Domenica graduated from the University of Connecticut with a degree in journalism and political science in 2015. As an undergraduate student she led the UConn American Civil Liberties Union chapter and was an executive member of UConn Students for Sensible Drug Policy.
Domenica was the vice chair of the student development committee in UConn’s undergraduate student government. She used this position to connect student activists to the administration, co-founding a Student Task Force on Diversity. Domenica also led efforts to prevent sexual assault on campus and strengthen sexual assault awareness programs during her time with student government.
Domenica was also a senior staff writer and copy editor for the Daily Campus, where her beat centered around issues of race, gender, and Greek Life.
Domenica’s main priorities as an activist and writer have been ending the drug war, reforming the criminal justice system, bringing justice to Palestine, speaking out against rape culture, and curbing Islamophobia.
While the former president gets yet another chance to explain his inappropriate behavior, victims like Lulabel Seitz get shut out of the media spotlight.
Black and Palestinian activists speak out about a dangerous pattern.
Big corporations, not street dealers, are the true authors and profiteers of the opioid crisis.
Imagine if the burden to combat sexual assault didn’t have to fall on any of these brave women — from celebrities to interns — pleading with the public to listen to stories they never wanted to have to recall.
A look at the real-life horrors our government is peddling this year — and a look at the movements rising up to stop them.
The National Priorities Project is joining the Institute for Policy Studies to fight for a budget that prioritizes people over profit.
From Barcelona to Charlottesville, there’s an obvious double standard in how Trump treats terrorism. But let’s be careful how we talk about it.
This weekend, events at the University of Virginia revealed the consequences of systemic and insidious white supremacy.
Day-long conference to feature panels discussing most innovative organizing led by Black workers in the U.S. in the Trump era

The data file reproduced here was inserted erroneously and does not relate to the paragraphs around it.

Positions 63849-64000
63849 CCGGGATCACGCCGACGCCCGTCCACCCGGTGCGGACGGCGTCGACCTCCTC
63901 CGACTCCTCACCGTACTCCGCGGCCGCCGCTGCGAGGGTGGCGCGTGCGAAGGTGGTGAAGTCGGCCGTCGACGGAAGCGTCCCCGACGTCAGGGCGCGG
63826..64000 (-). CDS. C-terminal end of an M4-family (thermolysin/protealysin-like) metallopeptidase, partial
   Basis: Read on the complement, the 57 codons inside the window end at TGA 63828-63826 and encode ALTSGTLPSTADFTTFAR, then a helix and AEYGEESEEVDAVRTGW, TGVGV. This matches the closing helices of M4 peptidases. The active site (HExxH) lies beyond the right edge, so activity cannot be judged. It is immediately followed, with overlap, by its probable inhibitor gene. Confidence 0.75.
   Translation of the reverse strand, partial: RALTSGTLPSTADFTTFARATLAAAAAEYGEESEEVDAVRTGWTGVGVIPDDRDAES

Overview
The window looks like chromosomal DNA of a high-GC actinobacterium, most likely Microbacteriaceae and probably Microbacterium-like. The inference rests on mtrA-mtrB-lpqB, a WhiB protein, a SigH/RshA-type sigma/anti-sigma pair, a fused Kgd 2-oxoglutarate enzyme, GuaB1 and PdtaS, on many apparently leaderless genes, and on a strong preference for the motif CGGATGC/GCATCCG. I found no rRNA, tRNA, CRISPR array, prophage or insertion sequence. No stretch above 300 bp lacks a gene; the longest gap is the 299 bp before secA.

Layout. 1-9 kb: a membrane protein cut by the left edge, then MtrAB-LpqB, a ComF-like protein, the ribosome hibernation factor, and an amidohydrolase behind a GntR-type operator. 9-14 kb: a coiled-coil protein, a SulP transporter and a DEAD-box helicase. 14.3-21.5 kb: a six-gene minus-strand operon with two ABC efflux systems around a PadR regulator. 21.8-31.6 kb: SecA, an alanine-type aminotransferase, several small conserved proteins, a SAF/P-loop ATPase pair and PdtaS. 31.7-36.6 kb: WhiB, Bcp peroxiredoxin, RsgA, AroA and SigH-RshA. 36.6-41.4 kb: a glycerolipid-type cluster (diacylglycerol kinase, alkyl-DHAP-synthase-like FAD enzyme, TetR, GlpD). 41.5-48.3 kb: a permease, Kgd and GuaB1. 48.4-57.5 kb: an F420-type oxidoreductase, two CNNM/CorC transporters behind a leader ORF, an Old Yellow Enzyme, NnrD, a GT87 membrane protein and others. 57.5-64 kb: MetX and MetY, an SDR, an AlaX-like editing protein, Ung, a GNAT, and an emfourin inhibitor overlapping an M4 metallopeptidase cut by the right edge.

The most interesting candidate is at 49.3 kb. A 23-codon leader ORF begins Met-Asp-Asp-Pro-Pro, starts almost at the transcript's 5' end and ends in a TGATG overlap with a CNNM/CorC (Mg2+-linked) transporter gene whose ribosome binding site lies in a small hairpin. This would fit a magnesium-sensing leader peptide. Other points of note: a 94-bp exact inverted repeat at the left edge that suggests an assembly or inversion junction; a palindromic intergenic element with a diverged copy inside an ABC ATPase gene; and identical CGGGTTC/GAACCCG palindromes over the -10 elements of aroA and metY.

How drug-related suffering can bring black and white families together against a failed punitive model.
New social movements are making their power felt in ways that would have been unimaginable before Trump took office.
This report compiles existing state models for Renewable Portfolio Standards expansion and distributed solar access to low-income communities to create best practices for RPS legislation that can be replicated around the country.
States that supported Trump are going to be the hardest hit.
Local city-based movements have helped strengthen the backbone of judges standing up to these horrific policies.
Millions of Americans will be affected by the GOP's proposed healthcare replacement plan. But it’s black women and children, already at risk, who will be hit the hardest.
If we take the time to get to know one another, we’ll find that we don't have to live in fear.
With a Trump administration looming, the fight in North Dakota isn't over.
If Hillary win this November, Bill Clinton would have the unique opportunity to right the wrongs of his administration.
IPS dedicated our new conference room to co-founders Richard Barnet and Marcus Raskin—two progressives who left the State Department to turn ideas into action.
IPS Criminalization of Poverty Project Director Karen Dolan: “Denying voting rights based on criminal records is an egregious affront to the democratic values we espouse in this country."